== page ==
Jade Daniels is one of the toughest finals girls I’ve ever encountered, and she’s my absolute favorite of them all. She’ll leave you cheering and crying in equal measure. Jones’ trilogy spans nearly a decade of Jade’s life, and each time you catch up with her, she’s even tougher and smarter. It’s such an amazing reading experience to watch her come into her own over the course of three incredible novels. From high school to prison and into adulthood, Jade’s character gets more complex and more intense with each installment. I don’t want to give anything away, so suffice it to say that following her journey from a high school outcast grappling with some serious abuse to a chain-smoking teacher hell-bent on protecting her wards is surprisingly moving (and astoundingly bloody).

She is a Haunting by Trang Thanh Tran book cover

She is a Haunting by Trang Thanh Tran

Jade Nguyen’s just trying to earn enough money to pay for her first year of college, but it turns out that helping her estranged father renovate a crumbling colonial manor in a remote part of Vietnam might be more trouble than it’s worth. The house is multiply haunted, and there’s so much viscerally disturbing insect activity that it’s a wonder she didn’t run screaming after the first few nights. But she wouldn’t be a Final Girl if she did that, would she? Instead, Jade stays to the bitter end and digs deep for that Final Girl resourcefulness to survive the culmination of centuries of colonial violence.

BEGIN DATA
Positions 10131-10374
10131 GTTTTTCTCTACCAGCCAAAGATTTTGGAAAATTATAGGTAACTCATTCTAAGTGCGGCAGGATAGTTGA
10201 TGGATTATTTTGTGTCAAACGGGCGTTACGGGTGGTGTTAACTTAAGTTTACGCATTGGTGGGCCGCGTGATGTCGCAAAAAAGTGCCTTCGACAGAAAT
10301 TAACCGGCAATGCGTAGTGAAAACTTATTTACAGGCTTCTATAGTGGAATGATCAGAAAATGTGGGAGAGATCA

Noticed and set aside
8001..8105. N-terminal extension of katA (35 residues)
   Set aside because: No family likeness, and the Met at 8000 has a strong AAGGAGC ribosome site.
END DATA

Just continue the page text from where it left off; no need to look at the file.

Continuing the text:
Jackal by Erin E. Adams book cover

Jackal by Erin E. Adams

As if growing up in a small town rife with racism wasn’t traumatic enough, as a teen Liz Rocher somehow managed to escape the gruesome fate suffered by the only other Black girl in her high school. Now she has to return to the hometown she left behind, and another young Black girl goes missing in the woods. Liz is determined to save her, but the legacy of violence she uncovers as she chases the girl’s trail goes beyond anything she could ever have imagined. What happens when this erstwhile Final Girl is forced to revisit the scene of the crime is profoundly relevant in the context of contemporary racism.